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The Bell Jar by Sylvia Plath

The Bell Jar (original 1963; edition 2005)

by Sylvia Plath

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19,17032084 (3.97)427
Title:The Bell Jar
Authors:Sylvia Plath
Info:Faber & Faber (2005), Edition: New Ed, Paperback, 240 pages

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The Bell Jar by Sylvia Plath (1963)

1960s (45)
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» See also 427 mentions

English (311)  Dutch (3)  Catalan (2)  Swedish (2)  English (1)  All languages (319)
Showing 1-5 of 311 (next | show all)
Very touching story. Plath takes the reader through the darkness of depression without falling into chliché's straight away. This partly autobiographic novel follows the slow process in which a beautiful and intelligent woman falls deeper and deeper into a dark tunnel which seems to have no end. Seldom have I been touched by a novel as much as now. I would recommend it to anybody.

“The silence depressed me. It wasn't the silence of silence. It was my own silence.” ( )
  AlexandraWD | May 24, 2016 |
Great book. Stunningly read in this audio version. I enjoyed the postscript about the author almost as much as the book itself. ( )
  jvgravy | May 4, 2016 |
This wasn't the book I was expecting it to be. As it was always referred to a feminist literature I was half expecting a Germaine Greer style rant. Instead this is a novel about social change and mental health. About wanting everything and but knowing each time you choose you loose a different option. Well worth reading for anyone ( )
  SashaM | Apr 20, 2016 |
I had been meaning to read this book for about a month now, ever since I heard it mentioned in [a:Aziz Ansari|9802136|Aziz Ansari|https://d.gr-assets.com/authors/1433455717p2/9802136.jpg]'s new show 'Master of None' because the fig tree analogy caught my attention and I thought the rest of the book would go along the same lines, talking about choices and consequences...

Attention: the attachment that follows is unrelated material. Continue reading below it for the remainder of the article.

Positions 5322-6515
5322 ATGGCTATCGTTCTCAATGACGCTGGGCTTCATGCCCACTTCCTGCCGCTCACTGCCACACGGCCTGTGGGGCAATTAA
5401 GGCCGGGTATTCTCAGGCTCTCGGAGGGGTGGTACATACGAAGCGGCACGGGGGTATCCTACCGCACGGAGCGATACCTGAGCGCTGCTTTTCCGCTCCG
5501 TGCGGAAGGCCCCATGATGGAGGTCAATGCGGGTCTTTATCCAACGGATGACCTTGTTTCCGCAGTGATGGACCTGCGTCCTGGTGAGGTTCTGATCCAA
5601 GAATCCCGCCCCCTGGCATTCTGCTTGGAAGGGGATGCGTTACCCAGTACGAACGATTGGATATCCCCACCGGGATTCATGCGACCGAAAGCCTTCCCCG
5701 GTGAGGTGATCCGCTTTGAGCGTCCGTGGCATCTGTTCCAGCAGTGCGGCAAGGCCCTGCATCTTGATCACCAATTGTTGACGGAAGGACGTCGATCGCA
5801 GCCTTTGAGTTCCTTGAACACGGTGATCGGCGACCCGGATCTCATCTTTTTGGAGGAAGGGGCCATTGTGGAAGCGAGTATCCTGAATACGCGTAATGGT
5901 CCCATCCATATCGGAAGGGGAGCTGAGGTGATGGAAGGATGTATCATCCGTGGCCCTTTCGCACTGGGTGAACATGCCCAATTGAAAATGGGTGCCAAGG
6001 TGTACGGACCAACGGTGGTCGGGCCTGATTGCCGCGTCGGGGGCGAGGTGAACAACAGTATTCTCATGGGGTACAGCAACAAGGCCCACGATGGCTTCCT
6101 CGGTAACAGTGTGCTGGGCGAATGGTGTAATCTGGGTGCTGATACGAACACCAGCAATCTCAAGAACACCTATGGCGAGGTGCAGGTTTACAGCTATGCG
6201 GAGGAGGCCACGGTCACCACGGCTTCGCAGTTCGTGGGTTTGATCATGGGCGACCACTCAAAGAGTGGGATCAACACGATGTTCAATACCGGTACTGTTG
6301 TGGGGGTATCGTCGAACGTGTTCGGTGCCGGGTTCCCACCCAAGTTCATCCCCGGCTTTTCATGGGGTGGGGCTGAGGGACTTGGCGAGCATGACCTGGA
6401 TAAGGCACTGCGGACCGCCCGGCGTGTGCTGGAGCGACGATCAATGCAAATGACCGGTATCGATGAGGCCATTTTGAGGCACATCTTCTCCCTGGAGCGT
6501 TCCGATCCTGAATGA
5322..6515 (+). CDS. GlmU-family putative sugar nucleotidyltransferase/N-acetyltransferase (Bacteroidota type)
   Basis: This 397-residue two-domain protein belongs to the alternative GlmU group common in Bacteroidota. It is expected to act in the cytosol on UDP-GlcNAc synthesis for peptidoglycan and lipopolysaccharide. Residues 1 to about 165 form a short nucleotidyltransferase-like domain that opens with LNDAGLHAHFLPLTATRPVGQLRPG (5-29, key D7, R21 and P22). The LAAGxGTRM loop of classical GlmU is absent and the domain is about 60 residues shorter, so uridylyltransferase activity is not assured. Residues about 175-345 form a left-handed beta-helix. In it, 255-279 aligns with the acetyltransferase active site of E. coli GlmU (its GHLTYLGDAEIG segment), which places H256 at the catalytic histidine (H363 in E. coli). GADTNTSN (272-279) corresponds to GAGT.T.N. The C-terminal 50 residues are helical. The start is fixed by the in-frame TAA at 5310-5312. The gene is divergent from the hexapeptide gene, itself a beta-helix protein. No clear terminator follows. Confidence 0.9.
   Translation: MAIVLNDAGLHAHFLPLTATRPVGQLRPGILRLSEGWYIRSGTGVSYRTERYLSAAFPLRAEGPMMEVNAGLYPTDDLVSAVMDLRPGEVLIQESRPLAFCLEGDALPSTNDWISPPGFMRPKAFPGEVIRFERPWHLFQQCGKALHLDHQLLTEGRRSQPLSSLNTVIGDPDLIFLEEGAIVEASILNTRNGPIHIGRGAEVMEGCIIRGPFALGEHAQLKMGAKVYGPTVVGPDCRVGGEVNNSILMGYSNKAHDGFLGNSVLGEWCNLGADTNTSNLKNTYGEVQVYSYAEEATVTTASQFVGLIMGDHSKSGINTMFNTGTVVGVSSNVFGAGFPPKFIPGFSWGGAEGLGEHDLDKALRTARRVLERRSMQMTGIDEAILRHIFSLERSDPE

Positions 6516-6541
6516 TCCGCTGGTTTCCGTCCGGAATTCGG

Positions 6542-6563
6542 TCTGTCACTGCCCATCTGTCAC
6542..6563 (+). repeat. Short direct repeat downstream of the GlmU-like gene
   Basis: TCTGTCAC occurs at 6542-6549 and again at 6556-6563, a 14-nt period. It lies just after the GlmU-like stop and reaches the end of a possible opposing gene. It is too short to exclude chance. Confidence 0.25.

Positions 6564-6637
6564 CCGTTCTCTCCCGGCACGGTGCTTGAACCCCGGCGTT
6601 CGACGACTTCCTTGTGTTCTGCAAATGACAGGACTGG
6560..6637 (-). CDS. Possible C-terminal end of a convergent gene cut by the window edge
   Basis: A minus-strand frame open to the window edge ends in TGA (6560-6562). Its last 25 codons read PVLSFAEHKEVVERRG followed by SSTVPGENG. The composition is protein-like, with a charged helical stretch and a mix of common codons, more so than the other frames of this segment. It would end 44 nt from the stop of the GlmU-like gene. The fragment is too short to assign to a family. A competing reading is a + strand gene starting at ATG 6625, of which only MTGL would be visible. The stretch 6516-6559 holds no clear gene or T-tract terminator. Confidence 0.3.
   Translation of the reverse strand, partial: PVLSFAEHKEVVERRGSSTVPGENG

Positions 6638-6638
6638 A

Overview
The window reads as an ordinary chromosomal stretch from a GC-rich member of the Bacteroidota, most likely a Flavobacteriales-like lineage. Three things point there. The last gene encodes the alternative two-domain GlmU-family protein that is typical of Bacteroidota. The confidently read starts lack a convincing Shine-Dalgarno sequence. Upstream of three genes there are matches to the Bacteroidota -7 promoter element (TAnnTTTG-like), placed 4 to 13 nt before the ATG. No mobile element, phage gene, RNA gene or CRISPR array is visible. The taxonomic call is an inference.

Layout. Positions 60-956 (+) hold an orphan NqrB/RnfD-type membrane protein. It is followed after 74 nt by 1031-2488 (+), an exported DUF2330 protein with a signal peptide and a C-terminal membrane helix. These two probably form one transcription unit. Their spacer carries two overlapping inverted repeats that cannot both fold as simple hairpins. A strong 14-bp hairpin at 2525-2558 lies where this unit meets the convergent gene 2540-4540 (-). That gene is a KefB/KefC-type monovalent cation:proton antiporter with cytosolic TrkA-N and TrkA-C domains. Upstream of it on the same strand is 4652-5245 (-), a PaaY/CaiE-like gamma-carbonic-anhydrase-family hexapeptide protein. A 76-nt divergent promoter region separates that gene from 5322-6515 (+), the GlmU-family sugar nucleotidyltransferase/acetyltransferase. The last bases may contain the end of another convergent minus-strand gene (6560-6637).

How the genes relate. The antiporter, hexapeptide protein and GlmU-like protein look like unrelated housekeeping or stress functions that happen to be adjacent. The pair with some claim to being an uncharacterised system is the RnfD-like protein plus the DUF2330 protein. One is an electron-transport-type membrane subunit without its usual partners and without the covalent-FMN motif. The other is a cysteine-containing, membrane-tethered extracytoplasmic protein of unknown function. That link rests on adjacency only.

In a way, it kinda does? But mostly it doesn't. At all.

Full review → Joie des Livres ( )
  joiedeslivres | Apr 12, 2016 |
I've never been interested in reading Plath, I'd rather not bask in the tragic, but since my daughter read this I had to. Part Holden Caulfield part obviously auto-biographical descent into mental torment. Very sad that Plath didn't survive to give us more, I do think this first novel was something she had to get out of her system. Also I would put it on the must list for come of age girls. At least now days we have more choices than Plath and her generation did. ( )
  sydsavvy | Apr 8, 2016 |
Showing 1-5 of 311 (next | show all)
The Bell Jar is a marvelously unself-conscious confessional novel dashed off before such documents were in vogue. Now, however, it is as if the likes of Joan Didion have merely been sweeping the stage for Sylvia's ghostly comeback.
added by Shortride | editTime, Martha Duffy (Jun 21, 1971)